The given solution

While the professor hasn't given a solution, he said that the DFT of the Gaussian is the Gaussian with the variance as the multiplicative inverse of the original Gaussian. While I know that this property is true for the Fourier Transform, I could not find any references online or in the reference texts provided that claim the same.

Can someone please help me understand what is the closed form solution and if it is indeed the Gaussian, how can I derive it? Thanks!

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2 Answers 2

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I'm not sure that

the DFT of the Gaussian is the Gaussian

is correct.

As Cris says:

The Gaussian is almost, but not quite exactly, band-limited, so sampling it will not produce an exact Gaussian in the frequency domain.

Looking at the paper

Brian Conolly and I. J. Good , A Table of Discrete Fourier Transform Pairs SIAM Journal on Applied Mathematics Vol. 32, No. 4 (Jun., 1977), pp. 810-822 (13 pages) Published By: Society for Industrial and Applied Mathematics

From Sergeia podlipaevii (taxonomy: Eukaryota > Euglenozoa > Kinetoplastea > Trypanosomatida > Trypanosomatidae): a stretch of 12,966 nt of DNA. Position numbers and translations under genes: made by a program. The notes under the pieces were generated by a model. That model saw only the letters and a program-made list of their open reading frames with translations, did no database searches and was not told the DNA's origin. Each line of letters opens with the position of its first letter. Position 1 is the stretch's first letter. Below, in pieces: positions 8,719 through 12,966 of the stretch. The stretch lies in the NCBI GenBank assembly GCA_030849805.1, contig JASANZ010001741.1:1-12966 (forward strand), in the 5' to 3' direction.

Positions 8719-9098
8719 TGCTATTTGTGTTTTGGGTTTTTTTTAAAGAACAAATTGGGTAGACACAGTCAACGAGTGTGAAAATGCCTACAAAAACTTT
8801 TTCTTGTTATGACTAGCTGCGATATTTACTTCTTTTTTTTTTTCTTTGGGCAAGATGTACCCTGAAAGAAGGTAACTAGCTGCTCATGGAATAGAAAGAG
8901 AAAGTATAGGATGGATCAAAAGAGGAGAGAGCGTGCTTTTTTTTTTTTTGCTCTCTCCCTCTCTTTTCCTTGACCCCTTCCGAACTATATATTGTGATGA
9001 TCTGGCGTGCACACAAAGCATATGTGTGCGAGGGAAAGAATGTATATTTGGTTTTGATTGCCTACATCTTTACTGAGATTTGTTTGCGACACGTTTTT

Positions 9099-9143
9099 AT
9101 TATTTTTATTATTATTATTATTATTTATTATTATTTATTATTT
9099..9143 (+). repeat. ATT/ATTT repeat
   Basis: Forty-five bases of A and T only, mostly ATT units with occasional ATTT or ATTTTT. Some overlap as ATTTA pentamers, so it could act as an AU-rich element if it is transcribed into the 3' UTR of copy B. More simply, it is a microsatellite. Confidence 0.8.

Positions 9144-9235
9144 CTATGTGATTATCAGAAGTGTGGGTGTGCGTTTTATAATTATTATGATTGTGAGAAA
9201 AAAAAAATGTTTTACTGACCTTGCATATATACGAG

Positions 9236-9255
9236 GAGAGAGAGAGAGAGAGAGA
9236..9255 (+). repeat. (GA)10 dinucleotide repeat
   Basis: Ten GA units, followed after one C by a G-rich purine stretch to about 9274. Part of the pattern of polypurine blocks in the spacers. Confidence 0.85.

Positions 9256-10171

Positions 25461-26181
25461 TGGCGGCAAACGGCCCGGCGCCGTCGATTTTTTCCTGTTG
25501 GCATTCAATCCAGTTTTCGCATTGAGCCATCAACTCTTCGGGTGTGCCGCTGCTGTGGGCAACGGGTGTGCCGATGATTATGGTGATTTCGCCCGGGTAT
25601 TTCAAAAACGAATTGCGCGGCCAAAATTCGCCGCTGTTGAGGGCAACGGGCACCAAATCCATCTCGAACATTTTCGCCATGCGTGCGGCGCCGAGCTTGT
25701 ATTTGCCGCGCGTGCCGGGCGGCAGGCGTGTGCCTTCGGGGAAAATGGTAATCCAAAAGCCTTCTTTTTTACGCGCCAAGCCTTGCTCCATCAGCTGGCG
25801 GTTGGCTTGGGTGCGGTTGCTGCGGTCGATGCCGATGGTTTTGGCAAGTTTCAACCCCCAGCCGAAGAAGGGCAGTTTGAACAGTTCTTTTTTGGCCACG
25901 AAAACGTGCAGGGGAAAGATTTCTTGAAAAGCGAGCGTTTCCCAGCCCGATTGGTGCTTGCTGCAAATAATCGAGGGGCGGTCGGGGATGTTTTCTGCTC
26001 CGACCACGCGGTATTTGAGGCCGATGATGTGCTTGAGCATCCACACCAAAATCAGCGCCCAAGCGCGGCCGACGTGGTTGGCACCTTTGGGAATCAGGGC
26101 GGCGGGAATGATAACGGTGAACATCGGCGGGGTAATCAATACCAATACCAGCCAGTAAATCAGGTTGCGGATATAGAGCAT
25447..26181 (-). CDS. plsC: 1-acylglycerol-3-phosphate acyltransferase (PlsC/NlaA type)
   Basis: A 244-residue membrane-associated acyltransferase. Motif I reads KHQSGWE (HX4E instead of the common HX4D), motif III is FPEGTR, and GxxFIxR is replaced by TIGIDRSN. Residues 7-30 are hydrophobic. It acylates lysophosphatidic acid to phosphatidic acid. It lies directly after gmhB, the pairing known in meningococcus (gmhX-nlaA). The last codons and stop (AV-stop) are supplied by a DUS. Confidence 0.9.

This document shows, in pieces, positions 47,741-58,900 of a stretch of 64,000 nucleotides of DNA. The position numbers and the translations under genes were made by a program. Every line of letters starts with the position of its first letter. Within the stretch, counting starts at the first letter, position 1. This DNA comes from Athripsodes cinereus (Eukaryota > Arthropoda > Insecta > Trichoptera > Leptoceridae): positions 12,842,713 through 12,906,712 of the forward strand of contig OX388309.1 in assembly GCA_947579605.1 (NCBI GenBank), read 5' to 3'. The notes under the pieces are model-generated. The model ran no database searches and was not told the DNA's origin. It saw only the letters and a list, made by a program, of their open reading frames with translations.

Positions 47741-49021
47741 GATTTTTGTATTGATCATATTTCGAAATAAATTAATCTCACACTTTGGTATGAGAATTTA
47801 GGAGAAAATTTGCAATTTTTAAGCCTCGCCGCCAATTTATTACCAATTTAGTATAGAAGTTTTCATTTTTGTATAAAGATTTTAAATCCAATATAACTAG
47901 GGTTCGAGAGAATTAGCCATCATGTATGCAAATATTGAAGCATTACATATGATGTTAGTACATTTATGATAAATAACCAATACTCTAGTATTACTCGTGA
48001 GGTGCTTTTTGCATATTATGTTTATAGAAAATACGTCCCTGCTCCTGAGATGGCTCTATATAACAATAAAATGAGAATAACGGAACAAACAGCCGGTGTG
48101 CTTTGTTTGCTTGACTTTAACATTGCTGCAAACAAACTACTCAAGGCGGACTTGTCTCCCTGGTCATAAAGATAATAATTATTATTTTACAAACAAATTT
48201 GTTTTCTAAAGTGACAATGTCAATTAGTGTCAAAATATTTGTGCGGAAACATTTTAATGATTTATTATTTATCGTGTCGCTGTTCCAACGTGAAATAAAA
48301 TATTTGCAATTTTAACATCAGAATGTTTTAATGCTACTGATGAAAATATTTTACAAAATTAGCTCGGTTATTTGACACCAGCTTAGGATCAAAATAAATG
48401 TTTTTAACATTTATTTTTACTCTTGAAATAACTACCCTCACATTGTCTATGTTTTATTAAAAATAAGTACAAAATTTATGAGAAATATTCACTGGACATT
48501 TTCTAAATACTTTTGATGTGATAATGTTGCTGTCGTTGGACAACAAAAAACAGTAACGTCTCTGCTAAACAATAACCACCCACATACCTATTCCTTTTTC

the closest they come is F15

F15 from Conolly & Good

where $r$ is the time index and $s$ is the frequency index and $t$ is the duration.

The notes section suggests that the proof is not trivial:

F15 notes from Conolly & Good

where reference 13 is:

I.J. Good, Analogues of Poisson's summation formula, Amer. Math. Monthly, 69 (1962), pp. 259-266.


As Cris notes in the comments, this might not make sense... so perhaps the next one is closer?

enter image description here

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  • $\begingroup$ Note that $\omega^{r^2}$ is not even related to the Gaussian. Is $\omega$ $^{-1} = e$? Then the transform of the Gaussian is proportional to $e^{s^2}$ (no minus sign in the exponent)? I’m not sure this makes sense? $\endgroup$ Commented Jan 15 at 13:23